The Chicken or the Pig?
At salesEQUITY we’re in the business of helping other businesses conduct their business – successfully. After all, we are a B2B customer experience management tool. Personally speaking, I talk to sales, marketing, operations and customer experience professionals every day, and quite often – actually, most often, I hear the same thing: when it comes to customer satisfaction and surveying clients, most organizations are checking the box.
Now, understand, I’m not judging. Nooooo... I get it. Surveying your customers, asking the right questions and generally knowing what questions to ask, analyzing feedback and communicating this information out to stakeholders, can be a lot of work. Resources are tight and everyone is doing more with less – less money, less headcount, less resources – across the board.
So what do I mean when I say, checking the box? What I mean is most companies are surveying their customers. There is a genuine desire to improve customer engagement and satisfaction and rise about the noise of their competition. Become, what we call, a Trusted Advisor to their customers. Someone your clients go to not just when they need more products and services, but when they need advice on how to move forward in the area to which you’re perceived as an expert (after all, perception is reality). Unfortunately, while most companies execute customer satisfaction surveys (i.e., check the box) more often than not, the feedback data is never looked at. In my world, it’s akin to doing laundry. I can get the clothes in the washing machine and in then the dryer, but folded and put away? Now that’s another story.
Quite frankly, there is nothing worse than asking someone for their opinion and then ignoring it! Case in point, I belong to a gym, and without naming names (ok @GoldsGym) they sent me an email months ago asking me to complete a customer satisfaction survey. Granted this example is B2C, but the message applies – they want to hear from me. In fact, the subject as much as said so, “We Want to Hear from You”. And upon opening the email, “my Voice” apparently mattered to! Truth be told, now that I’m in the business of customer success and engagement, I not only take the surveys, but take them seriously. So I answered it. Low and behold, a week later I received another email from said gym (@GoldsGym) and again, they wanted to hear from me because apparently, "my Voice" matters.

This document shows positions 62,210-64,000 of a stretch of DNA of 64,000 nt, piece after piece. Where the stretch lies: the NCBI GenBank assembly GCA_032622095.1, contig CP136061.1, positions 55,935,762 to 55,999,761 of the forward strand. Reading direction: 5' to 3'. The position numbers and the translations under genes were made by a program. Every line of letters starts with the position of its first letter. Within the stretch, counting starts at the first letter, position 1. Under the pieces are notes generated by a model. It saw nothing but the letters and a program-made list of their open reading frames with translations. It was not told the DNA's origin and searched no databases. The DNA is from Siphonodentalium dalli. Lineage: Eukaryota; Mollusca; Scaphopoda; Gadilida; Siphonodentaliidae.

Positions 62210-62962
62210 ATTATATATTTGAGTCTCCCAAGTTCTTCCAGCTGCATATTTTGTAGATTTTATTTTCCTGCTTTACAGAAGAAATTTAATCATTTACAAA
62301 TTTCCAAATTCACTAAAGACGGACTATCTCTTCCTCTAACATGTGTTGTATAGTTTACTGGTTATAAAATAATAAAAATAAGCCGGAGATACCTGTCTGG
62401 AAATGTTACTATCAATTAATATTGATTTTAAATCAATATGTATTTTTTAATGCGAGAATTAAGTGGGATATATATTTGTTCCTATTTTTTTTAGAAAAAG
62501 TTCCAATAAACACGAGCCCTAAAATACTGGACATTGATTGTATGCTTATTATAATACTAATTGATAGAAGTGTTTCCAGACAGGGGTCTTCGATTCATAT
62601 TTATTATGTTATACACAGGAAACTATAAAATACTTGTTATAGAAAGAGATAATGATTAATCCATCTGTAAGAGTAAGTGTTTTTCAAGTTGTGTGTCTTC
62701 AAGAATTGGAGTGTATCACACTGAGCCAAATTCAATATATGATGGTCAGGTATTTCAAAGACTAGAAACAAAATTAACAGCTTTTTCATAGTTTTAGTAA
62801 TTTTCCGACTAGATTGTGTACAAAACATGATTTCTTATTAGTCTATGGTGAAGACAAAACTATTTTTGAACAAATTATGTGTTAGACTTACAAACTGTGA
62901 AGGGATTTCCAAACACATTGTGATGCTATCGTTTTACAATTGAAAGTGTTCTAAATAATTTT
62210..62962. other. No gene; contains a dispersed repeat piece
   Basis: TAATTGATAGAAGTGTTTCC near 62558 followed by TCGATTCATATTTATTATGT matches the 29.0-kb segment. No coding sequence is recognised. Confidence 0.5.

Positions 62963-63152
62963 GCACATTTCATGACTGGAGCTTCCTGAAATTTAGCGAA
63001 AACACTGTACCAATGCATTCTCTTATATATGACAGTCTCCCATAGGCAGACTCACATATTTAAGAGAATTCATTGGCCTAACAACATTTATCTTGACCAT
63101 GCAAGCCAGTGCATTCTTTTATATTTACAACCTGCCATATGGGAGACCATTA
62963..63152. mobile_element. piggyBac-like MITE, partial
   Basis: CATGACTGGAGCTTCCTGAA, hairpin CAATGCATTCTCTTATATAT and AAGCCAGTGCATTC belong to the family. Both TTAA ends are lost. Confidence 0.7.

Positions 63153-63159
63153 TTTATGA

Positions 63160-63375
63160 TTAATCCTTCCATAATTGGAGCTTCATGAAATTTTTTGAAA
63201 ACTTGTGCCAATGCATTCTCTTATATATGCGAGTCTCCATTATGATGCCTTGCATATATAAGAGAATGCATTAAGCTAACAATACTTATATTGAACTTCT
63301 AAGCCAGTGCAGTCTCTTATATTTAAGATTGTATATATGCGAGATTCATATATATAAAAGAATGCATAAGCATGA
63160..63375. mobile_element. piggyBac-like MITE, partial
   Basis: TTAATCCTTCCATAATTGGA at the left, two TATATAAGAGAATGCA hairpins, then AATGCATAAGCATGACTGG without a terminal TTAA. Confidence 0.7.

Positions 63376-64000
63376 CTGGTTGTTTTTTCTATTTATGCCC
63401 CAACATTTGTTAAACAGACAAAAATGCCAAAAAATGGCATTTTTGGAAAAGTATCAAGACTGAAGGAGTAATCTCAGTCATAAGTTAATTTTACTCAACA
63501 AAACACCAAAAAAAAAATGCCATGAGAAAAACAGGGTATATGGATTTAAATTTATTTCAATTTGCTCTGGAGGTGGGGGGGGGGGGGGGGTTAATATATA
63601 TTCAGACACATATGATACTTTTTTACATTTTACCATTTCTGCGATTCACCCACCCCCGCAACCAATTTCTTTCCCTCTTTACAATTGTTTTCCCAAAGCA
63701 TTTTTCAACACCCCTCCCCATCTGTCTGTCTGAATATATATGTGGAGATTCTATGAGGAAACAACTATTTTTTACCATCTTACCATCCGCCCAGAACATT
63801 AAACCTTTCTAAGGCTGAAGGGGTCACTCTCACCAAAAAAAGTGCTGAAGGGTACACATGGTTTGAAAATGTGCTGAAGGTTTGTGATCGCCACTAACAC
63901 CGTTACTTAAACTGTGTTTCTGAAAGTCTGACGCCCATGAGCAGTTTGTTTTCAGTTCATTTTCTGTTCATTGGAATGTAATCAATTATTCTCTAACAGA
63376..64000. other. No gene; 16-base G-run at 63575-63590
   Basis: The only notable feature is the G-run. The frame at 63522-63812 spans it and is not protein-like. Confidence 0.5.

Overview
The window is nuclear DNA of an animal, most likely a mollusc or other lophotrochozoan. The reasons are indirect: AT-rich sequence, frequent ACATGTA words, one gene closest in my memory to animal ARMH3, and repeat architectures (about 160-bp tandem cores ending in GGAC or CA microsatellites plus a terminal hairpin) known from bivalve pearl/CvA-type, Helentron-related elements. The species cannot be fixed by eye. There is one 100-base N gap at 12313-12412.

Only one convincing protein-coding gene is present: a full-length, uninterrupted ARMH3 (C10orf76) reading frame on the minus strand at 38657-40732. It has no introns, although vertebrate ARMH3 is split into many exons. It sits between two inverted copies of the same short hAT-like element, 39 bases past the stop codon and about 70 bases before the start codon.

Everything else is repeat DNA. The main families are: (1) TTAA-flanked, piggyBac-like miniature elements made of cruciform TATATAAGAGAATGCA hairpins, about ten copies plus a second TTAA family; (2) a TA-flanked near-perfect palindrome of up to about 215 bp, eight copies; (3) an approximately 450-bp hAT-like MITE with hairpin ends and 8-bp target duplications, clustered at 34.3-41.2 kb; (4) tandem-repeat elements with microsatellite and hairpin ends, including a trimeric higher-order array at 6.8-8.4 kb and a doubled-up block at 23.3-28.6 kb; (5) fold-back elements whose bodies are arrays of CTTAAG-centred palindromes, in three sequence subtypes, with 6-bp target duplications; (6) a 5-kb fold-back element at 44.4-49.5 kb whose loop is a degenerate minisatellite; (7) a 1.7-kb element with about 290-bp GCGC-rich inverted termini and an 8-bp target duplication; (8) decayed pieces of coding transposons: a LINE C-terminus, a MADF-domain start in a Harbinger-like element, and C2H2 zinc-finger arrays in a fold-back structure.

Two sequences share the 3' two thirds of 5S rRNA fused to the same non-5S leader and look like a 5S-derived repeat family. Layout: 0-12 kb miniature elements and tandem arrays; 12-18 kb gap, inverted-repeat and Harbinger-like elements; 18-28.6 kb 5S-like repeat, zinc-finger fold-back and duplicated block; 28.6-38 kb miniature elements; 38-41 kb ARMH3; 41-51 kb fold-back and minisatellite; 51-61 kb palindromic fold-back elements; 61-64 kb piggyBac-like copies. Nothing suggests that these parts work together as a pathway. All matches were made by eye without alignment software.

And yet again, three days later, I get another email and this time they’re doing me a favor by reminding me they’d like to hear from me because - again, they'd like to hear from me because "my Voice" matters.
I’m not even sure where to start with the messages I’m receiving now that’s I’ve completed the survey and they’re asking me - repeatedly - to complete it. The first message, however, is they really should invest in a new survey provider, a service that de-dupes the names of those who’ve already completed the survey. Most importantly, though, my perception is they’re not doing anything with my feedback (and perception is reality because after all, I am the customer). If I could, I would tell the person responsible for executing their surveying that this could be done so much easier and effectively if they actually employed a service to manage, analyze and communicate the feedback data out to those who oversee my particular location. Not hard to do.
We have a saying around here, don’t survey your customers if you’re not prepared to take action with your feedback data. Go beyond surveying your customers and measure their experience. Keep in mind, if you’re going to ask 25 questions, be prepared to implement actionable solutions with the information you’re receiving, otherwise, your customers just get frustrated, the interactions transactional, and they will start looking elsewhere for the product and/or service your providing. If they’re not important enough to your business for you to implement the changes – good, bad or otherwise, they've recommended and keep them as loyal customers, then they will leave. There is just too much competition and businesses cannot compete on price alone; it’s a slippery slope and before you know it, you’re giving away your product and service in order to compete on price. Businesses should measure their customer's experience in order to get the full picture of their perception and the touch points impacting their overall experience with you and the people they interact with. The value you bring to the table must go above and beyond the price. And, please, don’t initiate a customer satisfaction survey if you’re not going to take action with the responses.
Register for our upcoming webinar:
Compliant or Committed? How to Make the Most of Your
ISO 9001 Customer Satisfaction Surveys
Tuesday, June 12, 2018 at 2:00 p.m. ET